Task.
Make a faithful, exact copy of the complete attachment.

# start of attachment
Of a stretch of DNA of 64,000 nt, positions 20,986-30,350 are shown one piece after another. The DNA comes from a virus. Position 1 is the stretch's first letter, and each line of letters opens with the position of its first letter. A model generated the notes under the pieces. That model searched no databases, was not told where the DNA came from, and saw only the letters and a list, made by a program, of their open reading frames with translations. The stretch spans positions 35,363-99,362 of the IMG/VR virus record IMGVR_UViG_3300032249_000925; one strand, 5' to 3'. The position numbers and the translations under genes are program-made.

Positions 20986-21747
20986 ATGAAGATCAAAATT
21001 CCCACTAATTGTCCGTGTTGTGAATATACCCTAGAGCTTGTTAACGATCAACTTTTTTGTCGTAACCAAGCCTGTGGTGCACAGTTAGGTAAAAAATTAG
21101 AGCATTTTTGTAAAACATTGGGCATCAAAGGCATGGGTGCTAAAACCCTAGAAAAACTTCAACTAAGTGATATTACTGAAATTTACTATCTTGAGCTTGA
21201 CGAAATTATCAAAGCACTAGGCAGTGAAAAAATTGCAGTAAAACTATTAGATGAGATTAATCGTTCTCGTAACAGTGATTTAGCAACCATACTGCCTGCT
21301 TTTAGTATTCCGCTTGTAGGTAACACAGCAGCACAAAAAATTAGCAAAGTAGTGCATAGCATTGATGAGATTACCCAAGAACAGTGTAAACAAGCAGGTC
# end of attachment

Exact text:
Of a stretch of DNA of 64,000 nt, positions 20,986-30,350 are shown one piece after another. The DNA comes from a virus. Position 1 is the stretch's first letter, and each line of letters opens with the position of its first letter. A model generated the notes under the pieces. That model searched no databases, was not told where the DNA came from, and saw only the letters and a list, made by a program, of their open reading frames with translations. The stretch spans positions 35,363-99,362 of the IMG/VR virus record IMGVR_UViG_3300032249_000925; one strand, 5' to 3'. The position numbers and the translations under genes are program-made.

Positions 20986-21747
20986 ATGAAGATCAAAATT
21001 CCCACTAATTGTCCGTGTTGTGAATATACCCTAGAGCTTGTTAACGATCAACTTTTTTGTCGTAACCAAGCCTGTGGTGCACAGTTAGGTAAAAAATTAG
21101 AGCATTTTTGTAAAACATTGGGCATCAAAGGCATGGGTGCTAAAACCCTAGAAAAACTTCAACTAAGTGATATTACTGAAATTTACTATCTTGAGCTTGA
21201 CGAAATTATCAAAGCACTAGGCAGTGAAAAAATTGCAGTAAAACTATTAGATGAGATTAATCGTTCTCGTAACAGTGATTTAGCAACCATACTGCCTGCT
21301 TTTAGTATTCCGCTTGTAGGTAACACAGCAGCACAAAAAATTAGCAAAGTAGTGCATAGCATTGATGAGATTACCCAAGAACAGTGTAAACAAGCAGGTC